If it's just a book written by evolved apes living in a demon haunted world trying to make sense of things it makes sense that they would write something like this.

They thought babies were caused by god "opening the womb".
Rainbows were a sign.
There was something in dreams to interpret.
etc...

Asking why god didn't do this or say that is moot. The only questions I'm asking are more like, What do they mean by this? What's the story behind that? Who is this written for? etc...
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Re: Genealogies in the Bible.

#54  Postby Agrippina » Jun 16, 2011 1:44 pm

I started out with the attitude of "a load of nonsense" and then after a few pages, I started asking the same questions, and then couldn't avoid reading more and finding out more. We'll have some interesting discussions in about a month from now.
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Re: Genealogies in the Bible.

#55  Postby rJD » Jun 16, 2011 1:51 pm

Animavore wrote:But they're only problems if you believe in this deity.

& also, the deity as currently followed, since the Hebrew notion of their god changed over time. The god portrayed in Genesis is not the same figure portrayed in Daniel. The OT is a collection of books, not really an integrated work at all.
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Re: Genealogies in the Bible.

#56  Postby Sankari » Jun 16, 2011 2:20 pm

Animavore wrote:The only questions I'm asking are more like, What do they mean by this? What's the story behind that? Who is this written for? etc...


Agrippina wrote:I started out with the attitude of "a load of nonsense" and then after a few pages, I started asking the same questions, and then couldn't avoid reading more and finding out more. We'll have some interesting discussions in about a month from now.


This is where Biblical studies actually become relevant, and surprisingly helpful. I wouldn't touch the usual fundamentalist rubbish, but you can find some excellent material in the works of professional theologians.

I've been impressed by An Old Testament Theology: An Exegetical, Canonical, and Thematic Approach (Waltke, B. K. & Yu, C. 2007, Zondervan: Grand Rapids, Michigan). Waltke's discussion of the Genesis creation myth and its relation to contemporary accounts is particularly good.
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Re: Genealogies in the Bible.

#57  Postby NamelessFaceless » Jun 16, 2011 2:43 pm

Sankari wrote:
Animavore wrote:In fact, God only appears to prompt the story along for most of it. Mostly telling people that it's no longer safe here and it's time to leave :eh:


:D

I imagine God as a frustrated stage manager, standing in the wings and berating the actors:

"Pssst! OK dude, you're off. Good work out there. What? No, I meant the stage. Get off it. This is NOT a curtain call, you're supposed to be leaving. Look I'm not going to argue, I'm simply telling you to get off the stage. OH FOR CRYING OUT LOUD, IT'S A SCENE CHANGE AND 30,000 AMALEKITES WILL BE HERE IN 5 MINUTES, NOW JUST GET OFF THE STAGE, YOU HALFWIT! Honestly, why do I have to work with these AMATEURS...?"

:lol:


:lol: In Exodus he actually starts threatening to kill those "stiff-necked people."

Exodus 32:9-10:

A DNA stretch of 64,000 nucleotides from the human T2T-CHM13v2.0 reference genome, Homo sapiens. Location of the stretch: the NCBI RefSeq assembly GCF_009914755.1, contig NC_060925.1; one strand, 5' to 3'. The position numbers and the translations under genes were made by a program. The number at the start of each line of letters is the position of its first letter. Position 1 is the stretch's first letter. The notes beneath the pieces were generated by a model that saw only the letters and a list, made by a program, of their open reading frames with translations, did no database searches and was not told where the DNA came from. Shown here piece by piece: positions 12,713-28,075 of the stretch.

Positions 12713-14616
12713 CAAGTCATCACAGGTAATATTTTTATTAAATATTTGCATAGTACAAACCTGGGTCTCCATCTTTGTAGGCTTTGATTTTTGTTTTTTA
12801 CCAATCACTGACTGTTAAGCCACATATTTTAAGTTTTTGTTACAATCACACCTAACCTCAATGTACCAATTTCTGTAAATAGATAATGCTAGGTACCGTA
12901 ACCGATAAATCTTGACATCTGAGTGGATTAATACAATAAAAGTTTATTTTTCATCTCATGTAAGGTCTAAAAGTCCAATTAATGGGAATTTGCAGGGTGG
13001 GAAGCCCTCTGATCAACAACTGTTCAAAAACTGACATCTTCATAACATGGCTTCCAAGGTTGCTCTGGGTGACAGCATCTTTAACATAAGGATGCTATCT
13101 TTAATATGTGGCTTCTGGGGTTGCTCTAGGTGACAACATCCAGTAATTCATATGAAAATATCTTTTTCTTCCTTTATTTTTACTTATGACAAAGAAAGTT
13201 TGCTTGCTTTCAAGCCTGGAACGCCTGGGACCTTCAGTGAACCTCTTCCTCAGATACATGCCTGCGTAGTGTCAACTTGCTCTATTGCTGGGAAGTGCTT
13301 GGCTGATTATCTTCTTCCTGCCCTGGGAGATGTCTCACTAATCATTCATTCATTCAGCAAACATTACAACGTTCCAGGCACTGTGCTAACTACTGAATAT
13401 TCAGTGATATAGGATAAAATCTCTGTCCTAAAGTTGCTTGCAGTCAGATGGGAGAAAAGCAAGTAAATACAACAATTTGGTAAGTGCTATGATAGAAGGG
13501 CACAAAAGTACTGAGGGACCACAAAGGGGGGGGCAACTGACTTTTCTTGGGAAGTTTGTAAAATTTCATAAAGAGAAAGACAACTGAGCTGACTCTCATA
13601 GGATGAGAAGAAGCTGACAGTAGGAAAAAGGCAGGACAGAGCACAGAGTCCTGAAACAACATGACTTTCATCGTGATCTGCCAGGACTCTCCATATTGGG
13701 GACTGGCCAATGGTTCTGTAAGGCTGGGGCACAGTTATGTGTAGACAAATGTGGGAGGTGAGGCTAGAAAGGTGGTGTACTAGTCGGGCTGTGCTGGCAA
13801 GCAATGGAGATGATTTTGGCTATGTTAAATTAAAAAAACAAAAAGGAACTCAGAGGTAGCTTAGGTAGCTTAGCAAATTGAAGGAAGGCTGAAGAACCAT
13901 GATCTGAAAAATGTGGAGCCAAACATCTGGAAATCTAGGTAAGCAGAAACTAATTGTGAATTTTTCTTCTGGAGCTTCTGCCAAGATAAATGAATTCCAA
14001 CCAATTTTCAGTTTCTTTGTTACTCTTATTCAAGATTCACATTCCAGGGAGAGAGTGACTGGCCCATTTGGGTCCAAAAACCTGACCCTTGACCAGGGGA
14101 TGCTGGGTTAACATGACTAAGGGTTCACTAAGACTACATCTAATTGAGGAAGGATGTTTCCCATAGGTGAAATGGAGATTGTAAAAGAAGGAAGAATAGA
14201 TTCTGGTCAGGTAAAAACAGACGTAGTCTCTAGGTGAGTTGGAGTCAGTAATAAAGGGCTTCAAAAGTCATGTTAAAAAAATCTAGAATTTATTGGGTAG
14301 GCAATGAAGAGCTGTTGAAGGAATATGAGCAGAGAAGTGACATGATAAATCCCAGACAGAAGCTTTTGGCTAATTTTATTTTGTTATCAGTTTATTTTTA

32:9 And the LORD said unto Moses, I have seen this people, and, behold, it is a stiffnecked people:
32:10 Now therefore let me alone, that my wrath may wax hot against them, and that I may consume them: and I will make of thee a great nation.
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Re: Genealogies in the Bible.

#58  Postby Sankari » Jun 16, 2011 3:29 pm

Makes sense; a stiff neck is easier to cut. Moral of the story: keep your head down, and God won't notice you.

:angel:
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Re: Genealogies in the Bible.

#59  Postby Fortigurn » Jun 16, 2011 3:39 pm

magikrooster wrote:There may be other reasons too for a society like the hebrews. Consider if you were a levite (or another line that laid claim to the priesthood). You and your kin had special access to god, as priests. Quite a powerful thing to have.


They didn't have special access to God. They had no more access to God than anyone else did. They did have to fetch and carry a lot though.

Agrippina wrote:True, I'd forgotten about that, definite advantages to being of the clan of the people who get a free ride.


They didn't get a free ride, and they had work to do for other people.

Animavore wrote:If it's just a book written by evolved apes living in a demon haunted world trying to make sense of things it makes sense that they would write something like this.


But the Hebrews didn't live in a demon haunted world; their neighbours did, but they had no concept of supernatural evil beings.

Animavore wrote:They thought babies were caused by god "opening the womb".


No, they thought God could make people barren or bear; significant difference there.
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Re: Genealogies in the Bible.

#60  Postby rJD » Jun 16, 2011 3:45 pm

Fortigurn wrote:They didn't have special access to God. They had no more access to God than anyone else did.

Leaving aside the point that, as an atheist I agree that they didn't have access to god since he doesn't actually exist, they certainly did believe they had special access to god because they controlled the temple. There was a strict hierarchy about who was allowed to approach which elements of the temple, based on supposed ritual cleanliness.